Work fitness is required to ‘face the strange’

The Creative Engagement Group's Russ Lidstone says the themes of strange and change are truer today than when Radiohead sung about them 25 years ago

As a self-professed Radiohead fanboy, I geeked out on BBC’s Seriously podcast homage to their prophetic album OK Computer (1997), which posited the notion that we would live in a world of anxiety, populism, big data and surveillance. Certainly, the unerring themes of ‘change’ and ‘strange’, are truer today than perhaps even Thom Yorke imagined 25 years ago.

We live in an era of ‘discontinuity’. As we face shifting macro-economic and geo-political tectonic plates — Brexit, inflation, pandemic and war, the impact is all-pervasive.

This context means that business is no longer defined purely by balance sheets, but also by the way the world experiences us. Businesses need to organise around the delivery of exceptional experiences, how we engage with the people who work with us and are equipped to face the challenges ahead.

Whilst the pandemic accelerated some moves towards organisational learning, flexibility, humanisation and wellbeing — many companies continue to operate with anachronistic approaches to learning, development and employee engagement.

Strange times call for unusually shaped thinking and in order to ‘face the strange’, I believe companies need to consider their approach to work fitness – training, capability, psychology and environment.

Resources not courses

The profile of modern learners, according to research by Elcuidat, outlines how 93% prefer learning to be on the job, with 56% preferring content at point of need. Leaders need to help our teams retain agility and provide access to continuous learning. The need for new skills in a competitive labour market is one of the biggest challenges for CEOs — so modern workplace learning must be blended into the flow of work. Not ‘click next’ learning, but a series of engaging ‘skill pills’ that inspire and maintain competency and agility, strengthening retention via personal growth.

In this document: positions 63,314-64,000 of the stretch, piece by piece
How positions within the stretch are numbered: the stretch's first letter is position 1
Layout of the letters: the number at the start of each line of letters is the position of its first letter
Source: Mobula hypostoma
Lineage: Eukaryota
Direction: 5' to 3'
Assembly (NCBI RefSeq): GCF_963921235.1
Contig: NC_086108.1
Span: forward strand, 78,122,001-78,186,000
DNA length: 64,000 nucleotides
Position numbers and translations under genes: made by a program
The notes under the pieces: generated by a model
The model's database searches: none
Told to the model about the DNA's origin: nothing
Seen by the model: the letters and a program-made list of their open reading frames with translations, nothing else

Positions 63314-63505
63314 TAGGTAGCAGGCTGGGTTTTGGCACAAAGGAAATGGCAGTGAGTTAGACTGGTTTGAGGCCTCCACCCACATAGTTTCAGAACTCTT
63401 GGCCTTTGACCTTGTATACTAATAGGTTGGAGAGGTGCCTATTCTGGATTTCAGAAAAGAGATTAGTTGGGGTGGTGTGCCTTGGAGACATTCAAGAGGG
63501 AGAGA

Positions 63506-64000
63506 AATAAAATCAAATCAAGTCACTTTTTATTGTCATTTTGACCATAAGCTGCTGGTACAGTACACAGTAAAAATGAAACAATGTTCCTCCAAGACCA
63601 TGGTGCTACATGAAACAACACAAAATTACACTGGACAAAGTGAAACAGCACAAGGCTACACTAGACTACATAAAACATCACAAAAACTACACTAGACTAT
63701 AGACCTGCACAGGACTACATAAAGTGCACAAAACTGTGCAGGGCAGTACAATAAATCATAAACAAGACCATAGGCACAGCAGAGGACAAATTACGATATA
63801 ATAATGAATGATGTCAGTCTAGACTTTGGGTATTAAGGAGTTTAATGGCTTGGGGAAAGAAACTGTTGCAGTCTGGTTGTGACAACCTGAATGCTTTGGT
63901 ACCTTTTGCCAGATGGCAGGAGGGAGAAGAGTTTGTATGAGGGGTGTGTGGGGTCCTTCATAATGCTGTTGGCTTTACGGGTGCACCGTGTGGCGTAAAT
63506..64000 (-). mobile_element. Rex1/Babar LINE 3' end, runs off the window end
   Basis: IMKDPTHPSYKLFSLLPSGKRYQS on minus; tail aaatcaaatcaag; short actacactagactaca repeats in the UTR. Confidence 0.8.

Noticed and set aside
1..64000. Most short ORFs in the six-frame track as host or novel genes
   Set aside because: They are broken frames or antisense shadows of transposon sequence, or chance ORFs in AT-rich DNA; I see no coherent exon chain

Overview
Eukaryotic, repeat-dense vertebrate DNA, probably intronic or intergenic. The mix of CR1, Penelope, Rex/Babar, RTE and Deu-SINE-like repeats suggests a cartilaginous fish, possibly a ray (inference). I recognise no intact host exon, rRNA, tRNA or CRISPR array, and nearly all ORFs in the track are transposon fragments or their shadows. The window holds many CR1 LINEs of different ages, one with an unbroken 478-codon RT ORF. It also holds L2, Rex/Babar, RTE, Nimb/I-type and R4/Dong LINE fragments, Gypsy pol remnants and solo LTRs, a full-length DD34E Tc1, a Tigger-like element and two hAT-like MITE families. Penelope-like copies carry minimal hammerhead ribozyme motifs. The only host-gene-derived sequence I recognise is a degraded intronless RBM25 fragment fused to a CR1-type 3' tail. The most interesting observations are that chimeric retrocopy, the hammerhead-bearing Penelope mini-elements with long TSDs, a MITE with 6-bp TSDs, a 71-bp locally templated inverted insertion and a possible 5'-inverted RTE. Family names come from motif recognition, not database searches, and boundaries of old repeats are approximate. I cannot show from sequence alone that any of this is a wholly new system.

Wellbeing marginal gains

The pandemic highlighted the need for companies to recognise that wellbeing is a duty of care. But only few are well-equipped to deal with the wellbeing challenges that post-modern anxiety is creating. Companies not only have to demonstrate they care through empathy, transparency and policy, but also commit to improving, using data to highlight how and where improvements are sought. Workplace Wellbeing, ROSPA or Best Company awards are laudable, but need to embody commitment to continuous improvement.

Rethink recognition

Whilst the cost-of-living crisis throws remuneration into the spotlight, recent McKinsey research shows that ‘being valued by managers’ and ‘sense of belonging’ are two areas employees value more than managers. In effect – reward and recognition aren’t what they used to be. Companies and managers today need to create more innovative ways of demonstrating appreciation — both big and small, whether it’s through P2P schemes, manager call outs or making someone a cup of tea.

Change requires behavioural science

By its very nature, change requires the application of psychology. At The Creative Engagement Group, applying the principles of behavioural science to the required workplace evolution for our clients, is invaluable and enhances effectiveness. Topics including how to operate in a hybrid world; creating a culture of learning; building more effective experiences; creating psychological safe environments around DEI are areas where applied psychology must increasingly blend with creativity.

Creativity

It’s easy to assume when discussing how business needs to evolve, that the focus must be purely rational or operational. But creativity is required more than ever, if we’re to provide solutions to meet the changing landscape. Whether it’s in learning, recognition, wellbeing or change management, the secret sauce is often creative thinking based on insight and rigour — creativity that can challenge habits, the status quo and conservative thinking.

In summary, to thrive in these strange times, leaders need to show that ‘strange’ can be a catalyst for better actions and better performance. And to reference Radiohead one final time, ‘fitter happier / more productive’ colleagues and mindsets, will be fundamental to the journey.

Featured image: Radiohead – Ok Computer

Russ Lidstone

Russ Lidstone is Group CEO of The Creative Engagement Group which includes the employee engagement division Forty1. The Creative Engagement Group is a UK Top 100 Best Companies and Mind Workplace Wellbeing Gold award winner and Russ was recently voted Creativepool Creative Leader of the Year 2021.

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